Former GameStop VP to Serve Four Years in Prison for Stealing $1.7 Million from Company - The UpStream

Former GameStop VP to Serve Four Years in Prison for Stealing $1.7 Million from Company

posted Saturday Mar 16, 2013 by Nicholas DiMeo

Former GameStop VP to Serve Four Years in Prison for Stealing $1.7 Million from Company

GameStop does a lot of things with all of the profit it makes by stealing money from the actual developers of games. Sometimes it's used for entering new markets and sometimes it's used as incentive for up and coming developers. At any rate, the last thing the board of directors and shareholders want the money to go to is a sneaky Vice President's pockets.

Former GameStop VP of corporate communications, Frank Christopher Olivera, was charged and sentenced to over four years behind bars for taking over $1.7 million from the used game retailer. How? The Texan native formed a fake company, Cloud Communications LLC, that he used as a middle man to move funds to his account from GameStop's. Olivera even went as far as to come up with a phony employee who would assist in the transactions between the Cloud and GameStop.

The US Attorney's Office said in a statement,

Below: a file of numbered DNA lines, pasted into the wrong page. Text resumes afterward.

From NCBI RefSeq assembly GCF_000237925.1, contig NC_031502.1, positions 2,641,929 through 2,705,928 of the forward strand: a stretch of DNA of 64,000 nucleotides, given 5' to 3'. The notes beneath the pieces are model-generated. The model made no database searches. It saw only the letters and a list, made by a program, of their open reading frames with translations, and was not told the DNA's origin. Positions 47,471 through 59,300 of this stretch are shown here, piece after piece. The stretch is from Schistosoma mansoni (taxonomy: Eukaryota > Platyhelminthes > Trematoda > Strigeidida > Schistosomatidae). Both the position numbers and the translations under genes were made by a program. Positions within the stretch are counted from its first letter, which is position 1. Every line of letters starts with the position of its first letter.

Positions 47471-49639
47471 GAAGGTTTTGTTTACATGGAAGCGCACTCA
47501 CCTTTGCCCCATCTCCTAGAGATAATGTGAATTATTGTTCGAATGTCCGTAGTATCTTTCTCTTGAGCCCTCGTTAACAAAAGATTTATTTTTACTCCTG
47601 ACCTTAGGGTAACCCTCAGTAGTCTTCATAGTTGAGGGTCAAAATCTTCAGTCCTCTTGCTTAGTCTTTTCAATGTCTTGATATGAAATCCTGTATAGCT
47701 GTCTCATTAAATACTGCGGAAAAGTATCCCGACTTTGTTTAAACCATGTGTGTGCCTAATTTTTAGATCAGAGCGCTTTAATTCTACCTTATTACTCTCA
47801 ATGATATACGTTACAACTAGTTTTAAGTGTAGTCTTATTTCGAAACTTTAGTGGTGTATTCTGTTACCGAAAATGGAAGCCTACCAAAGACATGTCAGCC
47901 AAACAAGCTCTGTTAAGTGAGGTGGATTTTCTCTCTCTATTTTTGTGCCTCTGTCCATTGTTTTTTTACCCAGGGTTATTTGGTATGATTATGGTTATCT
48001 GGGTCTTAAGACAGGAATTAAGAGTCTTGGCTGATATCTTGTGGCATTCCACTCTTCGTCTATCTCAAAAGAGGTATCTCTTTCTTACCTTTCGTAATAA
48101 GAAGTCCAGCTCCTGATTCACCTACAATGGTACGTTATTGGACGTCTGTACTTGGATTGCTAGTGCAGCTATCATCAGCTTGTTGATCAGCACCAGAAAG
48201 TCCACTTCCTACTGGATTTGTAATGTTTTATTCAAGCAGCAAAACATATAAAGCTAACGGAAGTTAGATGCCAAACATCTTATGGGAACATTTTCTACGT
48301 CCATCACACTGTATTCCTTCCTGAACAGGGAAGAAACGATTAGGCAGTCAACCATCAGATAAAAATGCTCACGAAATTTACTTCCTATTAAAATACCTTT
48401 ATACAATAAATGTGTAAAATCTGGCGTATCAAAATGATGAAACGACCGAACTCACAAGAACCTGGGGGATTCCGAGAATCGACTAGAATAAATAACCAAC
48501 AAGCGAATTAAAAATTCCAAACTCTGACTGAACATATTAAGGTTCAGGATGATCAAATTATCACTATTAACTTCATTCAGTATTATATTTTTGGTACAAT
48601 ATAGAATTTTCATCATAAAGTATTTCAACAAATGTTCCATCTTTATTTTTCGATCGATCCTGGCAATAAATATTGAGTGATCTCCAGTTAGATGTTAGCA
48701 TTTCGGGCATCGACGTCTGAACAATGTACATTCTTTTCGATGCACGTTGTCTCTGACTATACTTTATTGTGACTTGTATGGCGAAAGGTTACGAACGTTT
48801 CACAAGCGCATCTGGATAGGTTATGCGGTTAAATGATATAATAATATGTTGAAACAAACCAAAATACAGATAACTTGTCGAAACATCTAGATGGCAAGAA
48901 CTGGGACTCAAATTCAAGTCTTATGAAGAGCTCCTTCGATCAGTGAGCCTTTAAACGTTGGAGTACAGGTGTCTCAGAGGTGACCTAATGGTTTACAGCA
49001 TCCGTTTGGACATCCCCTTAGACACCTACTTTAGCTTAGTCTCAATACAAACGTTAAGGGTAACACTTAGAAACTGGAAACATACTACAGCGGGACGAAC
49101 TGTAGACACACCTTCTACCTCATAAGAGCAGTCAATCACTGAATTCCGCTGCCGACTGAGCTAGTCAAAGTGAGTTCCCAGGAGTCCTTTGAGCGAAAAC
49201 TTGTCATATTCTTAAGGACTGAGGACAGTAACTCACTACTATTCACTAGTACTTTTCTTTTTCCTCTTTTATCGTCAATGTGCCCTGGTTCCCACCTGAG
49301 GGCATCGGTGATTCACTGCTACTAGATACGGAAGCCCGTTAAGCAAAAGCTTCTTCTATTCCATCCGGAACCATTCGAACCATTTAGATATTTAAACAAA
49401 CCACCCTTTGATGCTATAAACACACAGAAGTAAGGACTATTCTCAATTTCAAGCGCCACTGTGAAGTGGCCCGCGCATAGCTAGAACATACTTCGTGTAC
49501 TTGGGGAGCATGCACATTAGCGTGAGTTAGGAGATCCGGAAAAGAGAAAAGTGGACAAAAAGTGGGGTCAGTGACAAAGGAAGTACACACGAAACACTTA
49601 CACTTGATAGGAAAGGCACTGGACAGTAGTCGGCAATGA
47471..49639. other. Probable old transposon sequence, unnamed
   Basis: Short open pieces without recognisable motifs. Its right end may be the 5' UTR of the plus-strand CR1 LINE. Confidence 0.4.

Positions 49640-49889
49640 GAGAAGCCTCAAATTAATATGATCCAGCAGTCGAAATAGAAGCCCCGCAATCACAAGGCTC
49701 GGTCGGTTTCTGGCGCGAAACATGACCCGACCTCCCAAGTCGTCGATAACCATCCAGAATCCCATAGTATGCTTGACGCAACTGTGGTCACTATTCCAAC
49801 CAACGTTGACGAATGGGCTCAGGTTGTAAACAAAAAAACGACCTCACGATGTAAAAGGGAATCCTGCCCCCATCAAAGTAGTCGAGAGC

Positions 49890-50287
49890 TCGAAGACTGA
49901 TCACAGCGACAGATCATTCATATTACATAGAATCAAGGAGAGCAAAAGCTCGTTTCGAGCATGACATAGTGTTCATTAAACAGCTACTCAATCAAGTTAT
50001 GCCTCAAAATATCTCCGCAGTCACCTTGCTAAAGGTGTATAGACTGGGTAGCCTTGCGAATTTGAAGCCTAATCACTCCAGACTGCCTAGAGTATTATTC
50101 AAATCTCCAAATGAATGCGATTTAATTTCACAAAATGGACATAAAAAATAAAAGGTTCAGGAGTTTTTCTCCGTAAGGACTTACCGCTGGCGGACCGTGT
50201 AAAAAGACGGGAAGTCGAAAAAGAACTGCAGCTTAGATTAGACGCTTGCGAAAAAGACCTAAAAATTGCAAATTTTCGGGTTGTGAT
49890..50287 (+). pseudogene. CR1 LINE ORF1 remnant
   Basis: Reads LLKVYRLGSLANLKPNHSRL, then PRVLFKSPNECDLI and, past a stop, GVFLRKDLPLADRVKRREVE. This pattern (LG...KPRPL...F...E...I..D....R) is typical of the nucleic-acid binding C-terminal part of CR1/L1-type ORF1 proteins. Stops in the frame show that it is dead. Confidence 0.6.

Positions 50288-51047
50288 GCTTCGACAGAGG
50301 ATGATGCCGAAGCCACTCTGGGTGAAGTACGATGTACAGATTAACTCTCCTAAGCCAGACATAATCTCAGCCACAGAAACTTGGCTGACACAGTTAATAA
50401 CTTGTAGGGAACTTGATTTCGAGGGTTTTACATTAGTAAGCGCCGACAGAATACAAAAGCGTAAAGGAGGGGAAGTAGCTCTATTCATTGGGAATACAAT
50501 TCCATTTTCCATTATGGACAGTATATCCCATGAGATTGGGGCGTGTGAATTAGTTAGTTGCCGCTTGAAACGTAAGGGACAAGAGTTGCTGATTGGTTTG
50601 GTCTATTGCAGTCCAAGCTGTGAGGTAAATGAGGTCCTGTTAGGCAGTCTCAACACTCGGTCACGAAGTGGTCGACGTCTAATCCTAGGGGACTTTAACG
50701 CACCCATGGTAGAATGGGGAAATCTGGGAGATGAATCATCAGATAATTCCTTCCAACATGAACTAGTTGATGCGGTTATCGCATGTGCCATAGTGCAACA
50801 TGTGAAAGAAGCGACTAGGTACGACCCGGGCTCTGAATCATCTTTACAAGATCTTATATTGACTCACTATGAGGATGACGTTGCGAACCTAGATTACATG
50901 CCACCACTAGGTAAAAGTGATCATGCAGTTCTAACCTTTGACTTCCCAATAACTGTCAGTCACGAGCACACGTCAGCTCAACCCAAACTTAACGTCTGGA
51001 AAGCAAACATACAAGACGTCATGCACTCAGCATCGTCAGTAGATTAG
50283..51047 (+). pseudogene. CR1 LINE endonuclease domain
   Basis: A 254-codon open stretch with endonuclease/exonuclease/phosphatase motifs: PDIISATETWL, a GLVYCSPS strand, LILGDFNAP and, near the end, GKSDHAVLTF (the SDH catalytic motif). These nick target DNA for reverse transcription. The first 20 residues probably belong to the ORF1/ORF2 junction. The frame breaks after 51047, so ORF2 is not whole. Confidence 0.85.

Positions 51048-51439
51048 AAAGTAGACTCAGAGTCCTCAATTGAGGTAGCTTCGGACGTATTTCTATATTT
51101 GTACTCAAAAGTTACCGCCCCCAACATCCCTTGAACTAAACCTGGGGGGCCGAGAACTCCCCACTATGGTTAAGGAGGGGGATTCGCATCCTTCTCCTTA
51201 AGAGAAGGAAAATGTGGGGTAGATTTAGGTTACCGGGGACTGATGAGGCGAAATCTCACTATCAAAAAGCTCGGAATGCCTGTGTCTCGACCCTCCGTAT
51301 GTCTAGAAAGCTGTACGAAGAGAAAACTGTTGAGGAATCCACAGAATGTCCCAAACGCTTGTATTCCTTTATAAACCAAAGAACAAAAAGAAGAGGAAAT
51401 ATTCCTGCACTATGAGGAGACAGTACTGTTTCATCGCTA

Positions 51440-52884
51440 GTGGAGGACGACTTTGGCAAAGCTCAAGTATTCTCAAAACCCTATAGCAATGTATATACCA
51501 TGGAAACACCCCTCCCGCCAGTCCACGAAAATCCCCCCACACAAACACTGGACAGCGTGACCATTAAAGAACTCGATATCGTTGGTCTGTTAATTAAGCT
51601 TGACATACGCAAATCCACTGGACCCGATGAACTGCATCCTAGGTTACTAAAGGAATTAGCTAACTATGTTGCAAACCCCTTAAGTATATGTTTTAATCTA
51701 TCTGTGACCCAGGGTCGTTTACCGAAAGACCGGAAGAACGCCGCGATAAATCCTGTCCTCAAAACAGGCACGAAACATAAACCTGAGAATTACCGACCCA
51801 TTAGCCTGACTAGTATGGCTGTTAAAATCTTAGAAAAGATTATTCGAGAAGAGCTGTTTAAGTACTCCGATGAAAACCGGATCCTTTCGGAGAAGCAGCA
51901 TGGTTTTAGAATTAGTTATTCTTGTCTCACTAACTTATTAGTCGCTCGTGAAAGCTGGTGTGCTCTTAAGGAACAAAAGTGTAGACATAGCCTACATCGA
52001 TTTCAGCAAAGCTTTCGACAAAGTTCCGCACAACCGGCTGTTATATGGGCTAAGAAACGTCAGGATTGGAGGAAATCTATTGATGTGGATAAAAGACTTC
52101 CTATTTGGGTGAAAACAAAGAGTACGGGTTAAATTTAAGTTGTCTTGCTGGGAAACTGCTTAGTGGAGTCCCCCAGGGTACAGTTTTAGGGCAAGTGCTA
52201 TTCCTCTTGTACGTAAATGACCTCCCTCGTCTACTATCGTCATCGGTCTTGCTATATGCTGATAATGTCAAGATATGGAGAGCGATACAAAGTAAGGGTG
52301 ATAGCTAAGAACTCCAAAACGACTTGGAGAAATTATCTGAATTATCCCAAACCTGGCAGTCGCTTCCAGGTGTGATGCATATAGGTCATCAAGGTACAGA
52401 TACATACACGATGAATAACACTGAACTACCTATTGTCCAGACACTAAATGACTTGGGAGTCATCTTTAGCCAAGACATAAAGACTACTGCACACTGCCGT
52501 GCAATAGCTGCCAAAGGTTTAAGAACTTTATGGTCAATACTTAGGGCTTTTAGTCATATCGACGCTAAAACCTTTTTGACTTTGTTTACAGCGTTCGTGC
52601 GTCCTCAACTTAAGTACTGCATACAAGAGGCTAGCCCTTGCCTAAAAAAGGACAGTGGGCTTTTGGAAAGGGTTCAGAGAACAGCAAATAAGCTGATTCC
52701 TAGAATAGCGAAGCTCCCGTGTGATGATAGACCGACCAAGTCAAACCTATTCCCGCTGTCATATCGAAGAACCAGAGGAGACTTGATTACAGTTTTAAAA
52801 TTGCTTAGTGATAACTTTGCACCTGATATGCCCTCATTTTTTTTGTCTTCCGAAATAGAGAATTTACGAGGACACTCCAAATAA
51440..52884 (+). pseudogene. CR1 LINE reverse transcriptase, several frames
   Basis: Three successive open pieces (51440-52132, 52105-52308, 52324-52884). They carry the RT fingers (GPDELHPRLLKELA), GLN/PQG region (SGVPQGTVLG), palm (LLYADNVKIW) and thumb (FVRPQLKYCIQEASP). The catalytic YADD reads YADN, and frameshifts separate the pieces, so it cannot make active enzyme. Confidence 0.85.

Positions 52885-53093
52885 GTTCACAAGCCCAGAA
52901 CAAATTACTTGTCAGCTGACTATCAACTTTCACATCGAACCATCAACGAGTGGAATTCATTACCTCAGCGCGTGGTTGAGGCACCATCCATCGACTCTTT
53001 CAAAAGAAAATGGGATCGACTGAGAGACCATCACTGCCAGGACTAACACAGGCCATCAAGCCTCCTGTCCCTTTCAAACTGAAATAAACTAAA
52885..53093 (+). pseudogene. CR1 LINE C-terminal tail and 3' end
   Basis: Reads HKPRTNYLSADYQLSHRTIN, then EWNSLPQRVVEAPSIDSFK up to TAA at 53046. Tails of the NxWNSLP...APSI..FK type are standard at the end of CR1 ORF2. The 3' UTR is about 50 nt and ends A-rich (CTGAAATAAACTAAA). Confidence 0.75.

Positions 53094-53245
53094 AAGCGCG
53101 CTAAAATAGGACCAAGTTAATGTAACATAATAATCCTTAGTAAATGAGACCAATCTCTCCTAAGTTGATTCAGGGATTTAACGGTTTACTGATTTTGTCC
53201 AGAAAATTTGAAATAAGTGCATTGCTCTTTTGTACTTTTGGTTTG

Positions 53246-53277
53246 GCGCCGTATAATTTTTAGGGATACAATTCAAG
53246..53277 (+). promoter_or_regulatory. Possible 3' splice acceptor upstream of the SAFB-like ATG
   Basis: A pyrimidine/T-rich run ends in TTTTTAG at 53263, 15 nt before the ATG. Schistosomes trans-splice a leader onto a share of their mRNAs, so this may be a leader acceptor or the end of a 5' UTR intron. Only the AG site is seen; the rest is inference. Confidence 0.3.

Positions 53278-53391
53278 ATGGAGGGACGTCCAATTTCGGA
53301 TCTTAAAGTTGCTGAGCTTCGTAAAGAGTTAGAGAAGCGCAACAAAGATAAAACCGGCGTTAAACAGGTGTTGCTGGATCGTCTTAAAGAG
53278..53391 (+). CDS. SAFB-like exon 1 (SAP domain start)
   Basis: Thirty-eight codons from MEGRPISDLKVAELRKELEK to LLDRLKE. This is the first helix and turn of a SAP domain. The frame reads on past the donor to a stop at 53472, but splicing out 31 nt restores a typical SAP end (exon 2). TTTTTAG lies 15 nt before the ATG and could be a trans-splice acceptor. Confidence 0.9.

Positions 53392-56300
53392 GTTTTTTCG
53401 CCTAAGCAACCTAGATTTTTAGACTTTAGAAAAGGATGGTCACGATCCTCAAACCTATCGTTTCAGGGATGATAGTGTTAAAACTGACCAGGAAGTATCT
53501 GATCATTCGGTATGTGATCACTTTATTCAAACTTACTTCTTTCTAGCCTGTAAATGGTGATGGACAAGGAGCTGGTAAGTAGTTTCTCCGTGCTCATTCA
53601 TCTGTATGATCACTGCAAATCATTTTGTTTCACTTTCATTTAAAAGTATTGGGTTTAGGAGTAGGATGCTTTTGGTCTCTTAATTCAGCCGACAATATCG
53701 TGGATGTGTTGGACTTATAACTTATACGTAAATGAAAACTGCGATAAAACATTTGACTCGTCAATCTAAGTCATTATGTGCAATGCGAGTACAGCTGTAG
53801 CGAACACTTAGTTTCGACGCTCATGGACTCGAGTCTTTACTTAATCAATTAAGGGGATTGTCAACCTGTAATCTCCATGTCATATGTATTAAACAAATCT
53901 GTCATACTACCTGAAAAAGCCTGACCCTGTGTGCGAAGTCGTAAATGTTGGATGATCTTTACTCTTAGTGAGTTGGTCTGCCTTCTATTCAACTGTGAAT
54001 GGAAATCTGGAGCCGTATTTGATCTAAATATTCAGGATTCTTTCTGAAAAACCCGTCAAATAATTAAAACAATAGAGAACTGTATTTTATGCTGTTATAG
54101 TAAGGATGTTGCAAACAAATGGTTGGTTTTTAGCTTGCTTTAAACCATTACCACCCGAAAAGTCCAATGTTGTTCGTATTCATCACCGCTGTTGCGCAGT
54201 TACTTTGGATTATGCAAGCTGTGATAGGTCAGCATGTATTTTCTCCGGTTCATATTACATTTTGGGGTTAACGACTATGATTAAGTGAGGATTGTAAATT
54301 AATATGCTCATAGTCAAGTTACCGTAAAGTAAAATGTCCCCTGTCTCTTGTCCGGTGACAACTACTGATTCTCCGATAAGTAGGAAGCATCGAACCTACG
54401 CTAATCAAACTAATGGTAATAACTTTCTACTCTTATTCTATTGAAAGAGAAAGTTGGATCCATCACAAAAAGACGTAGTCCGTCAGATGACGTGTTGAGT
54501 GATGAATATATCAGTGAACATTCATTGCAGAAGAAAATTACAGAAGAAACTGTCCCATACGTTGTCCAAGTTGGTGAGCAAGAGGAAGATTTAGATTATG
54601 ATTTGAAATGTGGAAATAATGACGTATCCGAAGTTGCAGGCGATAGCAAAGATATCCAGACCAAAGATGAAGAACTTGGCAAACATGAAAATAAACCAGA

Olivera defrauded Gamestop by submitting false and fraudulent invoices for vendor services from a fictitious company, 'Cloud Communications LLC,' which he owned and controlled... In addition to creating a fictitious company, Olivera also created a fictitious person, 'Jennifer Miller,' to serve as the point of contact at Cloud Communications. Upon receipt of payments from GameStop, Olivera would deposit the checks into a bank account held by Cloud Communications and then would transfer the fraudulently obtained funds into his personal bank account.

Obviously the FBI got wind of this, caught Olivera and arrested him. The ex-VP quickly pled guilty and now has to repay the $1.7 million, plus an additional $134,651 for court costs. Sources say he's returned "most" of the original stolen funds. I guess we'll have to find another way to cease GameStop's evil ways. Stealing the money probably wasn't a good idea to begin with. Perhaps we can start with not buying used games.

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